There might be reservations about seeking to understand korapsen through its vernacular meaning. As homonyms, ‘corruption’ and korapsen are indeed difficult to distinguish. Even speakers of Tok Pisin would find it difficult to articulate whether they were referring to the English or Tok Pisin meaning; and the research[15][16][17] did not try to distinguish the two. However, if one is sensitive to the meaning of korapsen shared by local communities – whereby the definition of the concept is determined by the views of Papua New Guineans – is it easy to see that korapsen and ‘corruption’ are related but distinct concepts. The latter focuses on wrongdoing by those in positions of power, where ‘wrongdoing’ is determined by the rules and laws of the state. In a distinctly Papua New Guinean sense, korapsen is associated with informal practices necessary for the daily workings of the community and reflecting Papua New Guinea’s social, cultural and economic conditions.

Notes

  1. Feizkah, E. 2002. 'Cult of Korapsen', Time World, 22 April, http://www.time.com/time/world/article/0,8599,2047250,00.html
  2. Mihalic, F. 1983. Jacaranda Dictionary and Grammar of Melanesian Pidgin. Hong Kong: The Jacaranda Press
  3. The Bible Society. 1993. Buk Baibel. Port Moresby: The Bible Society Papua New Guinea. p.896..
  4. Walton, G. W. 2015. 'Defining Corruption Where the State Is Weak: The Case of Papua New Guinea', Journal of Development Studies, 51(1): 15-31.
  5. Walton, G. W. 2009. Rural Peoples' Perceptions of Corruption in Papua New Guinea. Port Moresby: Transparency International Papua New Guinea
  6. Walton, G.W. 2013. 'Is All Corruption Dysfunctional? Perceptions of Corruption and Its Consequences in Papua New Guinea', Public Administration and Development, 33(3):175-190
  7. Walton, G.W. 2015. 'Defining Corruption Where the State Is Weak: The Case of Papua New Guinea', Journal of Development Studies, 51(1): 15-31.
  8. Larmour, P. 2012. Interpreting Corruption: Culture and Politics in the Pacific Islands. Honolulu: University of Hawaii Press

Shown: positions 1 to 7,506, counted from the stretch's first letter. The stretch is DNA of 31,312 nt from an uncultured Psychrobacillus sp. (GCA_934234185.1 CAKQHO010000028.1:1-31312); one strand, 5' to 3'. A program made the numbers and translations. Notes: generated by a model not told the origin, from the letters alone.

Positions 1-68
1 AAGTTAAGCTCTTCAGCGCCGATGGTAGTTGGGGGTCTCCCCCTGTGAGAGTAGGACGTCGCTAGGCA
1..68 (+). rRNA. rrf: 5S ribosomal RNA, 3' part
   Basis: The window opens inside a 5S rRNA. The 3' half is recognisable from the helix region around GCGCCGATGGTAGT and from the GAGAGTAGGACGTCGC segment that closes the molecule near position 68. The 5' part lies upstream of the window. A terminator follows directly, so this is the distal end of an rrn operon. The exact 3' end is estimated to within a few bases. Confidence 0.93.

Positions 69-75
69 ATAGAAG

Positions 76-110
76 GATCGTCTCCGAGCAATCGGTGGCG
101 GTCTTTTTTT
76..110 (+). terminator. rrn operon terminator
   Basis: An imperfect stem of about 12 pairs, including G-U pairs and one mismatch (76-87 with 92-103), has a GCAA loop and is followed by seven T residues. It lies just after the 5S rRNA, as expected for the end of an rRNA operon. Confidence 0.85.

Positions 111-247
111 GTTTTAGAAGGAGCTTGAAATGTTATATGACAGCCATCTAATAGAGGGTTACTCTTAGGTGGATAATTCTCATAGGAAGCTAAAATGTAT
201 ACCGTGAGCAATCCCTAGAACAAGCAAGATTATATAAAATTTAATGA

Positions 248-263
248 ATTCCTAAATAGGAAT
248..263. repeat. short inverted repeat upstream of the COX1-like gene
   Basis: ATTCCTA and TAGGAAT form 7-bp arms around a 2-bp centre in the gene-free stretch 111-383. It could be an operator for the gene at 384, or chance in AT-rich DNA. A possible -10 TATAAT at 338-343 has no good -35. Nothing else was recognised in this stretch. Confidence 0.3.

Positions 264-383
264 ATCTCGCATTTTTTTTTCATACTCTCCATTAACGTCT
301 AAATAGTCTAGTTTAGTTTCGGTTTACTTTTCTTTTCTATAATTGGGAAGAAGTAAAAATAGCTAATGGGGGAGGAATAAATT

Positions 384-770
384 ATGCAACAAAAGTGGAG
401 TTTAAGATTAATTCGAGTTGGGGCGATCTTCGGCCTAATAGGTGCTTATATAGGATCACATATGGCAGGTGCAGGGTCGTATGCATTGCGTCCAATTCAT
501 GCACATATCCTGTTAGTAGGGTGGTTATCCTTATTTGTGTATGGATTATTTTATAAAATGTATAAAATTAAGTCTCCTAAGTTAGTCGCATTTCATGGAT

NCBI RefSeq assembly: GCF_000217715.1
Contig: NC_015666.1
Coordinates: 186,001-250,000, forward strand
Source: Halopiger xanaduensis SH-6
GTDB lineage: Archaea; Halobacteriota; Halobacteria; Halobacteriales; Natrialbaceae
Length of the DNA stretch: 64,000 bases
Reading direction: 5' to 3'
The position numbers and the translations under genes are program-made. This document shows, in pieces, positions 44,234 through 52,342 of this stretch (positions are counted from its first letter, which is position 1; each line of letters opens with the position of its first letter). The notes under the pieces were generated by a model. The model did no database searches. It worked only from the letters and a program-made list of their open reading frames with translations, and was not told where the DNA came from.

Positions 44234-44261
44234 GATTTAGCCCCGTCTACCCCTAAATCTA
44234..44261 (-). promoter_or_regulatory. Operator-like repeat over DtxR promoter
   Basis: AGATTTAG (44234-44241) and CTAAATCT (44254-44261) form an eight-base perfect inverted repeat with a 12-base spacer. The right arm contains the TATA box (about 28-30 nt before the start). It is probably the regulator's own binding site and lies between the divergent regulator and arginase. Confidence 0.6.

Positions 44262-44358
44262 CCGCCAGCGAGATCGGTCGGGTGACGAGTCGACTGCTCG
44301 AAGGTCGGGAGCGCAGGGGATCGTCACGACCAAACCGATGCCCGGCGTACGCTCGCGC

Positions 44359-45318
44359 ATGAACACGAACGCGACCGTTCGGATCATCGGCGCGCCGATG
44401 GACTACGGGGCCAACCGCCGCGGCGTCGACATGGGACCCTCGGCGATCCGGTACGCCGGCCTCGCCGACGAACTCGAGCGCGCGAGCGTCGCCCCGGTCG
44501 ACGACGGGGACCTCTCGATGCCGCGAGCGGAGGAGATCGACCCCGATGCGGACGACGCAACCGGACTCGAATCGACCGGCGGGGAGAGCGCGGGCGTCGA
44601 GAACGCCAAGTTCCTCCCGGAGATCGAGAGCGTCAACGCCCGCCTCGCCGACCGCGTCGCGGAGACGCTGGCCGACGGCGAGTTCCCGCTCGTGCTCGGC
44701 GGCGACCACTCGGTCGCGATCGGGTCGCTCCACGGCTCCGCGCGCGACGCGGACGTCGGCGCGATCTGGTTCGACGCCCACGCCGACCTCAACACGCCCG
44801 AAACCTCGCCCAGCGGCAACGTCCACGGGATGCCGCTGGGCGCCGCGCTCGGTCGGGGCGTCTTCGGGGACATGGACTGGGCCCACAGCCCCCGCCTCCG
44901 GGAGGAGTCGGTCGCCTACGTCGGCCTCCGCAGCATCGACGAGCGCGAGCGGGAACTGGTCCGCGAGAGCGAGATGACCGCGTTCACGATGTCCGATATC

9. Walton, G. W. 2015. 'Defining Corruption Where the State Is Weak: The Case of Papua New Guinea', Journal of Development Studies, 51(1): 15-31.
  10. Walton, G. W. 2015. 'Defining Corruption Where the State Is Weak: The Case of Papua New Guinea', Journal of Development Studies, 51(1): 15-31.
  11. Walton, G. W. 2015. 'Defining Corruption Where the State Is Weak: The Case of Papua New Guinea', Journal of Development Studies, 51(1): 15-31.
  12. Bratsis, P. 2003. 'The Construction of Corruption, or Rules of Separation and Illusions of Purity in Bourgeois Societies', Social Text 77, 21(4): 9-33
  13. Walton, G. W. 2015. 'Defining Corruption Where the State Is Weak: The Case of Papua New Guinea', Journal of Development Studies, 51(1): 15-31.
  14. Bratsis, P. 2003. 'The Construction of Corruption, or Rules of Separation and Illusions of Purity in Bourgeois Societies', Social Text 77, 21(4): 9-33, p.12.
  15. Walton, G. W. 2009. Rural Peoples' Perceptions of Corruption in Papua New Guinea. Port Moresby: Transparency International Papua New Guinea
  16. Walton, G.W. 2013. 'Is All Corruption Dysfunctional? Perceptions of Corruption and Its Consequences in Papua New Guinea', Public Administration and Development, 33(3):175-190
  17. Walton, G.W. 2015. 'Defining Corruption Where the State Is Weak: The Case of Papua New Guinea', Journal of Development Studies, 51(1): 15-31.